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Linear Algebra - invertible matrix; determinants

  1. Nov 10, 2008 #1
    1. The problem statement, all variables and given/known data

    Prove that
    [1 a b
    -a 1 c
    -b -c 1]
    is invertible for any real numbers a,b,c


    2. Relevant equations

    A is invertible if and only if det[A] does not equal 0.

    3. The attempt at a solution

    I'm not sure if I'm going about this in the correct way;
    Would I prove this by solving for the determinant? I did this by cofactor expansion, and came up with:
    (1+c^2) - a(-a+bc) + b(ac+b)
    = a^2 + b^2 + c^2 + 1

    Could I just say then, that the determinant could never be zero, since
    a^2 + b^2 + c^2 + 1
    will always be nonzero for any real numbers a,b,c?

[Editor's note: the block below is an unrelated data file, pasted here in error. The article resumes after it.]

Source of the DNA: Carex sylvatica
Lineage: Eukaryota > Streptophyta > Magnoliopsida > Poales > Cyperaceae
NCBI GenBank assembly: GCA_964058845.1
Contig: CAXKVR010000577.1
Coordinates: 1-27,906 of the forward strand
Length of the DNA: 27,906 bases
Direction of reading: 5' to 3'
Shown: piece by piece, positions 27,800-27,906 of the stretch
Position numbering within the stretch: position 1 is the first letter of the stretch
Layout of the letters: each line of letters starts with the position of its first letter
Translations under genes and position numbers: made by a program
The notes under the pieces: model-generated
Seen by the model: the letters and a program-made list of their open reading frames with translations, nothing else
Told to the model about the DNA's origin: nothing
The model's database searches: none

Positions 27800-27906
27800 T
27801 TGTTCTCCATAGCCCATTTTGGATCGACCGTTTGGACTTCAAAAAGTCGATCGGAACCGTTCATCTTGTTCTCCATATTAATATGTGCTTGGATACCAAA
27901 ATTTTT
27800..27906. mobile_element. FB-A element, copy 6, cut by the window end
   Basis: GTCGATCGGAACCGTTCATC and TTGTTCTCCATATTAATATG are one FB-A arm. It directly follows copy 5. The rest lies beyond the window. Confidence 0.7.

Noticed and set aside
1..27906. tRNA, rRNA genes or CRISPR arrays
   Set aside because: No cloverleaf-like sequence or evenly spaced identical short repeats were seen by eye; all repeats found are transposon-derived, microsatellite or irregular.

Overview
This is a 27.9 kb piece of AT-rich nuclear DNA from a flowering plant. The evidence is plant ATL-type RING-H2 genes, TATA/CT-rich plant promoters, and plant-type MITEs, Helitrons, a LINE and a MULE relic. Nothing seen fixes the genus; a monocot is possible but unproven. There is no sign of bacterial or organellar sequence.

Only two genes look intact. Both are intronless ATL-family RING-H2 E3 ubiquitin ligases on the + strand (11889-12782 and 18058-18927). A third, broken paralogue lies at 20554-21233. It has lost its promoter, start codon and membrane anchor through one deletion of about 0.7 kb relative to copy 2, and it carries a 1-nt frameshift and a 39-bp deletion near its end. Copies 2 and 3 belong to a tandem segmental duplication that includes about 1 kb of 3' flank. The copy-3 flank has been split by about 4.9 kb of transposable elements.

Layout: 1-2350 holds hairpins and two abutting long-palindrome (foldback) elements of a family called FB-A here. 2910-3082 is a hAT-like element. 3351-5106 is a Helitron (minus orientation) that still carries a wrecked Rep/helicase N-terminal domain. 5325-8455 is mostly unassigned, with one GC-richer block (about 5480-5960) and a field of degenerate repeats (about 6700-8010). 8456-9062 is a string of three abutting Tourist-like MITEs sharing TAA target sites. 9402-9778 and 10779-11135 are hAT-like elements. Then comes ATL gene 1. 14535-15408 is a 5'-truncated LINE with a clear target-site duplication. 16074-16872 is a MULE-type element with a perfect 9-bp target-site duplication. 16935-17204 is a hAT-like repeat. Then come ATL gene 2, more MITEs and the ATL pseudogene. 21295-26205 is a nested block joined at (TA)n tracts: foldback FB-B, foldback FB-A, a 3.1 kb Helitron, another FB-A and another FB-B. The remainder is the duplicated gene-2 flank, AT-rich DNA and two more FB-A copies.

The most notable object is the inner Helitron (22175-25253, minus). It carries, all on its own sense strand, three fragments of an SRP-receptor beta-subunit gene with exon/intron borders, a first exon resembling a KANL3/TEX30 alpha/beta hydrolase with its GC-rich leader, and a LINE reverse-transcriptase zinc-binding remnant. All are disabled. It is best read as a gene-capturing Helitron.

If someone could just let me know if I did this correctly, or if there is more I need to show.

    Thanks!
    1. The problem statement, all variables and given/known data



    2. Relevant equations



    3. The attempt at a solution
     
  2. jcsd
  3. Nov 10, 2008 #2

    CompuChip

    User Avatar
    Science Advisor
    Homework Helper

    Looks like you got it completely right. :cool:
    In fact you have shown that always det(A) > 1.
     
  4. Nov 10, 2008 #3
    Thanks!
     
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